second approach involves the use of change
scores. Increases in discrimination and in-
creases in supportive parenting are substituted
for the time 2 assessments of these variables.
Thus, in addition to investigating the concur-
rent impact of discrimination and supportive
parenting, we examined the impact of increas-
es in these variables between waves. The
change scores were computed by the simple
arithmetic process of subtracting the wave 1
scores from their wave 2 counterparts.
All of the independent variables were stan-
dardized prior to entering them into the mod-
els. Therefore, we present the unstandardized
betas, which can be interpreted as influence of
a standard deviation increase in the predictor.
Finally, preliminary analyses revealed that nei-
ther household income nor community crime
were significantly associated with the various
child adjustment outcomes we examine. Thus,
we reestimated the models without these mea-
sures. Likelihood-ratio tests indicated that ex-
cluding household income and community
crime did not deteriorate the model fit. Thus, in
the interest of parsimony, we dropped these in-
consequential variables and present the re-
duced model. On the other hand, parental con-
trol is incorporated in all of the models.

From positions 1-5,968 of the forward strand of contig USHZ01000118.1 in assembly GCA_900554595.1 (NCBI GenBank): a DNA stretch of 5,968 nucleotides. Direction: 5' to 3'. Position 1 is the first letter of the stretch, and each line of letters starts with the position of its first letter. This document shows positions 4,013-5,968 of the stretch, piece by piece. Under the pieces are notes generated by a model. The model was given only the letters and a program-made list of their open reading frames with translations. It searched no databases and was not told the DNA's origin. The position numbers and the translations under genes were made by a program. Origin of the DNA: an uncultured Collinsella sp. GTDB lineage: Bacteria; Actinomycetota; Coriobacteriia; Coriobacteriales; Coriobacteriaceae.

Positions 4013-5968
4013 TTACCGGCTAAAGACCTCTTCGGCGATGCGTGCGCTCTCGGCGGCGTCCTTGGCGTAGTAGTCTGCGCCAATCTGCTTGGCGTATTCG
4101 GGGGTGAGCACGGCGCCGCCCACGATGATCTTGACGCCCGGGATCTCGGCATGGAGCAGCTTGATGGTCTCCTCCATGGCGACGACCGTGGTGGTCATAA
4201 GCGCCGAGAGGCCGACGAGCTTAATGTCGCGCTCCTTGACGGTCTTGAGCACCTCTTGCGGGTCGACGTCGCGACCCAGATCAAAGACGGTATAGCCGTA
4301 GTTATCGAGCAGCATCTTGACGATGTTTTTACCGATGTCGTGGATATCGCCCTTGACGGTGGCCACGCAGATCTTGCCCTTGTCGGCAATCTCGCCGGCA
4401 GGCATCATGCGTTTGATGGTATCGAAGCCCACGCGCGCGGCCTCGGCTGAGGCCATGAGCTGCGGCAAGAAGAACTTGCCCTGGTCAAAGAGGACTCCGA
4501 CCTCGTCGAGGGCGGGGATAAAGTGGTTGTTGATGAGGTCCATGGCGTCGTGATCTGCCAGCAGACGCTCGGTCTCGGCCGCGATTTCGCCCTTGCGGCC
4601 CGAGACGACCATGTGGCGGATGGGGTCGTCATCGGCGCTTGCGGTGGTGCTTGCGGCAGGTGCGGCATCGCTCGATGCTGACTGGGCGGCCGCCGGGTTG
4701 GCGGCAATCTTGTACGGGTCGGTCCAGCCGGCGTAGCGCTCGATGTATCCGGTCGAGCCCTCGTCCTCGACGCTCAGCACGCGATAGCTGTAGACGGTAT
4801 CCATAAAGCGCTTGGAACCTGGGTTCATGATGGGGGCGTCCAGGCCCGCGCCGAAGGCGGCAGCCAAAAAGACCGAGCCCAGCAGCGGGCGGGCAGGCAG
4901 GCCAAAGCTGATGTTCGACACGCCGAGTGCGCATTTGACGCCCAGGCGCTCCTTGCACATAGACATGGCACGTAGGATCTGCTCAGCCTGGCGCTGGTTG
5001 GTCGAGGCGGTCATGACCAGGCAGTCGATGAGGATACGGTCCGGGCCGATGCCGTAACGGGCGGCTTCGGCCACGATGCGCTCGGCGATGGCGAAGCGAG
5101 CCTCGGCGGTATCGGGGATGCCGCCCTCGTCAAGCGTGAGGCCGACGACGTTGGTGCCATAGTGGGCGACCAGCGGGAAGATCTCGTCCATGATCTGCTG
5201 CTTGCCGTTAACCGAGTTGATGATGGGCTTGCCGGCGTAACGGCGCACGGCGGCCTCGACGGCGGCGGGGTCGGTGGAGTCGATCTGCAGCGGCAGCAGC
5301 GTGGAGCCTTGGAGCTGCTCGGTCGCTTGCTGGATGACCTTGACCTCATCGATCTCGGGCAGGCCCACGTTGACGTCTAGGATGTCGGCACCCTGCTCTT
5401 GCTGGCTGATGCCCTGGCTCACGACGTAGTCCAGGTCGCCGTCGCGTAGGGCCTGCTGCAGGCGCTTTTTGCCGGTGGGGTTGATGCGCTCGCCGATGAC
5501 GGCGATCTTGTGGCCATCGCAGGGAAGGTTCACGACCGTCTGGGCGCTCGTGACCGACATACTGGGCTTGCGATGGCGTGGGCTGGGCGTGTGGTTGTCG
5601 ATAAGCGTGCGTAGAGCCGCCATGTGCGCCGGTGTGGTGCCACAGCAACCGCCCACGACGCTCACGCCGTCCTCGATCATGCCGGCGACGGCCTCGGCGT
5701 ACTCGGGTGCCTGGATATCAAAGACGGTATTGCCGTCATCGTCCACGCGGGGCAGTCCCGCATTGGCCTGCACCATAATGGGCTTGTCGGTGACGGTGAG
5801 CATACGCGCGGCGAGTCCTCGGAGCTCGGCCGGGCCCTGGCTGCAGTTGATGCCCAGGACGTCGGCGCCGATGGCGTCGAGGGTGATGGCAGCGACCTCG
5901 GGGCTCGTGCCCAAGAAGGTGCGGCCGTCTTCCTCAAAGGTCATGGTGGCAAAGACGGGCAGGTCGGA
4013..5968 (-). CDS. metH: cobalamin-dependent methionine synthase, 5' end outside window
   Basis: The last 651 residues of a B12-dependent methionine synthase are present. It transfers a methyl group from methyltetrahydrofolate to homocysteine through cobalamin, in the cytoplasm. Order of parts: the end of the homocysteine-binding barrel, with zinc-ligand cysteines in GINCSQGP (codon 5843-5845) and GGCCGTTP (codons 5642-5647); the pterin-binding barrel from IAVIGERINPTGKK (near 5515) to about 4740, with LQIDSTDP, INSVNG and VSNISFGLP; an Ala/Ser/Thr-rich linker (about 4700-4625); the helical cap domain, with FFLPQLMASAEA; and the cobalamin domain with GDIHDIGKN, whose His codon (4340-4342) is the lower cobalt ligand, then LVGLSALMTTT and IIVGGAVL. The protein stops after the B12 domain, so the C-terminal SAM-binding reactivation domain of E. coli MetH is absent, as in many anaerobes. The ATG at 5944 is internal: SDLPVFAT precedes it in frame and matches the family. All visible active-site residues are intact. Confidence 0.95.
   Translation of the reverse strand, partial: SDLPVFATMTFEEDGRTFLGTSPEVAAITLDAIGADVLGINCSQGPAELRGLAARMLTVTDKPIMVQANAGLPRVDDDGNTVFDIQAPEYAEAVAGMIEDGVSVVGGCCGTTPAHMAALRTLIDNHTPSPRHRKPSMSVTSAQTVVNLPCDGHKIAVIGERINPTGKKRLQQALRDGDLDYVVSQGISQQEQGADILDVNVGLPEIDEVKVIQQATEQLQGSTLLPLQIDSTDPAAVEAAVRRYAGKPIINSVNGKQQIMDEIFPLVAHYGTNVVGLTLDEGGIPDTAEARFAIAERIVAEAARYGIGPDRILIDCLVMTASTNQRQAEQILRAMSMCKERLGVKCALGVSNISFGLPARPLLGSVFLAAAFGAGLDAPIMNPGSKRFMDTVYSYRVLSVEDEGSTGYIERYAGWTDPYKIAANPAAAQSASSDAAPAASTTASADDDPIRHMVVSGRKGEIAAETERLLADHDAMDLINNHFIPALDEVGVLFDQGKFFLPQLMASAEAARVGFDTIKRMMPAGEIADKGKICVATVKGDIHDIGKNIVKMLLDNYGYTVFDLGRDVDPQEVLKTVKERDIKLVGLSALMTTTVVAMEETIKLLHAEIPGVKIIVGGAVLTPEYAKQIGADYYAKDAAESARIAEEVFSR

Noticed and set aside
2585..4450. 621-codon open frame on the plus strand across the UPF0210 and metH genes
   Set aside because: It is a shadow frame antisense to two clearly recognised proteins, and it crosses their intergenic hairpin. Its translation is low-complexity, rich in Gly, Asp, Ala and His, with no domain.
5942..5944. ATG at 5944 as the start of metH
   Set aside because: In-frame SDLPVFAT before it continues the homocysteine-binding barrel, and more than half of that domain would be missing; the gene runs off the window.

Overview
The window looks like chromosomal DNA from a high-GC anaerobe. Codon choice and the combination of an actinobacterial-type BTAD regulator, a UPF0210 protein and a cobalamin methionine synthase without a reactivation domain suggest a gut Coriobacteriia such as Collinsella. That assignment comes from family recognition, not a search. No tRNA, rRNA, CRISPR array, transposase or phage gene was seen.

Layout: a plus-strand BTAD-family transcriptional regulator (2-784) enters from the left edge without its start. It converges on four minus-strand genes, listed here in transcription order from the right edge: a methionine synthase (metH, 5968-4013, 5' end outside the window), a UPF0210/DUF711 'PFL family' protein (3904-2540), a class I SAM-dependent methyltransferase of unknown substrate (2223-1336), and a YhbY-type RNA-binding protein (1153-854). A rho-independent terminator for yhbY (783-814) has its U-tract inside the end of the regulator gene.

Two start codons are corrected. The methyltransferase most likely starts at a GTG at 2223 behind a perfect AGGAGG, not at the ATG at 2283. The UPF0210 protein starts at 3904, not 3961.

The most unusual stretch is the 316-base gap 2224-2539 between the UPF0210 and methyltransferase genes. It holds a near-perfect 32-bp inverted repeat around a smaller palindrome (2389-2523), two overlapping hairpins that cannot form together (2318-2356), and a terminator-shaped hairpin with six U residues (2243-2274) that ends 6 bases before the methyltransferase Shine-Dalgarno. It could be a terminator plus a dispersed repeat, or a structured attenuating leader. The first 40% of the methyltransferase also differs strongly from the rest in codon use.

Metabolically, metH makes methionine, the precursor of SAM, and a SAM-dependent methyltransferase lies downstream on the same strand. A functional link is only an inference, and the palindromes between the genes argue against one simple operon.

Although the effect of parental control fails to
achieve statistical significance in most of the
models, including this variable makes a signif-
icant incremental contribution to the explained
The Moderating Effects of Supportive
Table 2 displays the results of a series of
negative binomial regressions assessing the
change in violent delinquency. The first two
models display the effects of discrimination
and supportive involvement on the change in
violent delinquency, holding parental control
constant. (Models 3 and 4 in this table will be
discussed in the next section.) These models
show that discrimination, whether one uses the
TABLE 2. Violent Delinquency
Regressed on Violent Delinquency
, Discrimination, Supportive
Parenting, Anger, and Hostile View
Model 1 Model 2 Model 3 Model 4
Independent Variables .0b%
Violent delinquency
.05 5.4 .13*** 14.3 .05 4.8 .11*** 11.1
.37** 44.2 .24** 27.1
Supportive parenting
–.30* –25.8 –.17* –15.4
Parental control
–.13 –12.3 –.14 –12.7 –.11 –10.6 –.14* –12.5
.56*** 75.4 .46*** 58.8
Hostile view
.04 4.3 .15* 15.7